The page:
One of my best and wisest friends, Jennifer McCrea, put up a Facebook post yesterday morning that got me thinking about a favorite quote of mine: "Attention is the rarest and purest form of generosity." It's so true. And, working in philanthropy, I'm surrounded by an awful lot of people giving an awful lot of money away every day.
I think that deep listening is just beautiful, comes from a real place of love and is profoundly nourishing to everyone involved. I know that for me, no amount of philanthropic strategy-building or implementation fills my soul nearly as much as just sitting with a friend and letting them unfold. Be heard. Open up. Melt away walls. It's intimacy in its most authentic form -- the human connection I think we all crave at our core.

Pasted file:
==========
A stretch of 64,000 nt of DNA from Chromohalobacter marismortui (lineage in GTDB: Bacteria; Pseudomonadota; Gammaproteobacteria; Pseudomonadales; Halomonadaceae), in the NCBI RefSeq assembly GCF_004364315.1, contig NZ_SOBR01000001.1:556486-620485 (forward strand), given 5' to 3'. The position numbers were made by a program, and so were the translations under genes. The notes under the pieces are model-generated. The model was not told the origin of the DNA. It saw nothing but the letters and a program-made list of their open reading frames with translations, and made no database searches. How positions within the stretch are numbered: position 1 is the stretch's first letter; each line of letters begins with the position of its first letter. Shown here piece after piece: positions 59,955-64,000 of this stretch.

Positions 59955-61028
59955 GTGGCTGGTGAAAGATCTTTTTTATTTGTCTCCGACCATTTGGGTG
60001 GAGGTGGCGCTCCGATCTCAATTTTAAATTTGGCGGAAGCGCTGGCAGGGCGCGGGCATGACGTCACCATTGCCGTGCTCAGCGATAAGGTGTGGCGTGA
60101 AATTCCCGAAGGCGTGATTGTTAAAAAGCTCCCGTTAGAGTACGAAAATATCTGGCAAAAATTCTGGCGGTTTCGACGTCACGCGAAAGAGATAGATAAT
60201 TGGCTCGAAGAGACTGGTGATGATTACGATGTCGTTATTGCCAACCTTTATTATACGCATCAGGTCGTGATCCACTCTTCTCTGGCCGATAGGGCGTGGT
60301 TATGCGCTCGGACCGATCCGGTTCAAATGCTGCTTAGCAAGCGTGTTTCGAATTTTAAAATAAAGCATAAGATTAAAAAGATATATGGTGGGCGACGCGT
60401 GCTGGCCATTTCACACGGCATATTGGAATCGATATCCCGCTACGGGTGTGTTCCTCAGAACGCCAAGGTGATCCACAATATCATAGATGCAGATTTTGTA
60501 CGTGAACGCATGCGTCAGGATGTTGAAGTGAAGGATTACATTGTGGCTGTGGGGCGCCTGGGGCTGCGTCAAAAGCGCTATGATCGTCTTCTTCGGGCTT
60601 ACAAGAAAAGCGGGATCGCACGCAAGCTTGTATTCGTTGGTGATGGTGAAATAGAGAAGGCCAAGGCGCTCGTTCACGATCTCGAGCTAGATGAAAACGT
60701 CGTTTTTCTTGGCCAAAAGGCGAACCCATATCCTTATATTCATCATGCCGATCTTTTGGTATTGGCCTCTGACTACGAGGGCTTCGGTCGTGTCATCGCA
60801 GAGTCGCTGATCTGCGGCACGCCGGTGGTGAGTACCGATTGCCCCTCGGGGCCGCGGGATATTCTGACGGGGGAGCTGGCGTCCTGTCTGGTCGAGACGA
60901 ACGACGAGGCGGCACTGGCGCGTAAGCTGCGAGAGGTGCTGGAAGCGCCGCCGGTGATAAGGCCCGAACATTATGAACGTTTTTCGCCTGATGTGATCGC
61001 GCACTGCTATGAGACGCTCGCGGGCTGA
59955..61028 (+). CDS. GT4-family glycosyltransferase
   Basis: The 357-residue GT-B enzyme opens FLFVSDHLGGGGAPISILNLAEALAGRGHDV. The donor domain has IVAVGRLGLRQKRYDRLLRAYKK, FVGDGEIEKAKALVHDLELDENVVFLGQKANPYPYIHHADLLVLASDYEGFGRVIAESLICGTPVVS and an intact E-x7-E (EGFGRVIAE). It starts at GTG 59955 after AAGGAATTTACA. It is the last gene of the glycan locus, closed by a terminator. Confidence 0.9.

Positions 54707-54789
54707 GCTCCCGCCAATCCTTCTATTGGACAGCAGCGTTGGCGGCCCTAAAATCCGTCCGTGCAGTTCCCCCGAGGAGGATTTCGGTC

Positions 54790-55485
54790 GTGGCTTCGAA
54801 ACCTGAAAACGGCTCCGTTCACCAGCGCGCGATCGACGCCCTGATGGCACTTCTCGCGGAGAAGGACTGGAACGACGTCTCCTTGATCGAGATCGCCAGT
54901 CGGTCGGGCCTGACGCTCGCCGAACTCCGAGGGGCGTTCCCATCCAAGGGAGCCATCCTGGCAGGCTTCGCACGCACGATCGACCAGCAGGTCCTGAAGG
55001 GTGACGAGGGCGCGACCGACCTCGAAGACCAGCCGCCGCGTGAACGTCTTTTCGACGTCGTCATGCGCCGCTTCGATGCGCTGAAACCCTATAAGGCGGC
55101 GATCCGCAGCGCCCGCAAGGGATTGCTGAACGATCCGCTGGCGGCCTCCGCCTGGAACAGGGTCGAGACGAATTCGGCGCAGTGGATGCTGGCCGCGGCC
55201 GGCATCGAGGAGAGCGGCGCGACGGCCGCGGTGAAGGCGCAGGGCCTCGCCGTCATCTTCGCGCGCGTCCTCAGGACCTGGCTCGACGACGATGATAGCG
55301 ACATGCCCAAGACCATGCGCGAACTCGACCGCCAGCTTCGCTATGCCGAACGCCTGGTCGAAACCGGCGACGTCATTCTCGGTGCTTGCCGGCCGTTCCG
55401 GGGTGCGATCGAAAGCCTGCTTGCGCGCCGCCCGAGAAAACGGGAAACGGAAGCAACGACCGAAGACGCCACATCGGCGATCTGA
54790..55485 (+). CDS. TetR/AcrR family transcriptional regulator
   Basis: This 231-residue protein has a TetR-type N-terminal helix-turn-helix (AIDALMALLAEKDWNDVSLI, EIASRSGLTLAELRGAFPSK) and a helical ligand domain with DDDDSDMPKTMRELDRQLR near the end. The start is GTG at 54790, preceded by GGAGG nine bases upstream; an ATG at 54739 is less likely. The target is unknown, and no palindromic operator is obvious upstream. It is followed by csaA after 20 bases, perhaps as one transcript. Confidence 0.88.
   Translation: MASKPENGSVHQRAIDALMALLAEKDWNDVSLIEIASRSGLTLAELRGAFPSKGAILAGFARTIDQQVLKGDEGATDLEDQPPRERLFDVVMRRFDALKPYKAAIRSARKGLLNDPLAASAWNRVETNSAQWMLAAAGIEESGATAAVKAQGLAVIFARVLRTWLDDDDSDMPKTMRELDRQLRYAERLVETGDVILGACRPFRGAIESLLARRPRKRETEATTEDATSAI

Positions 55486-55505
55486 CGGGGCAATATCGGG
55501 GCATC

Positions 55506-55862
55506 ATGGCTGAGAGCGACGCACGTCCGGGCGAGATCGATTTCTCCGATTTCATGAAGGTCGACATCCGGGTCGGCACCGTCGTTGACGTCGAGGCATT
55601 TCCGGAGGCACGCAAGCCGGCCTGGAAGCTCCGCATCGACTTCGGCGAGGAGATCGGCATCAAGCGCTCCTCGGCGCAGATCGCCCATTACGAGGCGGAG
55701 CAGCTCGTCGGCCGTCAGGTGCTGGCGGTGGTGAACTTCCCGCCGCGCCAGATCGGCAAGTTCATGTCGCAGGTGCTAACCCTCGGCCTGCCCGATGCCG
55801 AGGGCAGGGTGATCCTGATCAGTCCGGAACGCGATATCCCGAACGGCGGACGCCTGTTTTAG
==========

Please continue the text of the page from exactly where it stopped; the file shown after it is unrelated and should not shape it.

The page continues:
Which is also what I loved so much about this blog by Agapi Stassinopoulus. She's right, the word 'intimacy' is typically reserved for romance. Never in my world though. Oh, no no. For instance, when my pals and I sit to talk, we talk. No holds barred. We pretty quickly slip into what Stassinopoulos's mother called "human communion," where the outside world disappears, and you feel like you're "in the presence of something almost sacred." Bingo. And oh, what a gift that is.
So, this holiday season -- of course, let's buy each other presents. Make donations. Have festive parties! Revel in the giving and joy this season brings out in so many of us. But let's also think about stopping long enough to hear what someone has to say. Really say. From their deepest place. It might be the simplest, yet most poignant, gift we give. And, as Rainer Maria Rilke noted, the one that comes back to us in boundless ways: "This is the miracle that happens every time to those who really love: The more they give, the more they possess."